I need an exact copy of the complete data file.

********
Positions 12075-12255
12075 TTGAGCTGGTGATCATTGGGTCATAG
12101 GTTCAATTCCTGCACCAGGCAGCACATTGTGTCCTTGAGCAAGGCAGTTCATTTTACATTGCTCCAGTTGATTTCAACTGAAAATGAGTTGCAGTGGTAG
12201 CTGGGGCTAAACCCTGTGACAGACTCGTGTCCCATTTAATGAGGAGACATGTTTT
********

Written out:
Positions 12075-12255
12075 TTGAGCTGGTGATCATTGGGTCATAG
12101 GTTCAATTCCTGCACCAGGCAGCACATTGTGTCCTTGAGCAAGGCAGTTCATTTTACATTGCTCCAGTTGATTTCAACTGAAAATGAGTTGCAGTGGTAG
12201 CTGGGGCTAAACCCTGTGACAGACTCGTGTCCCATTTAATGAGGAGACATGTTTT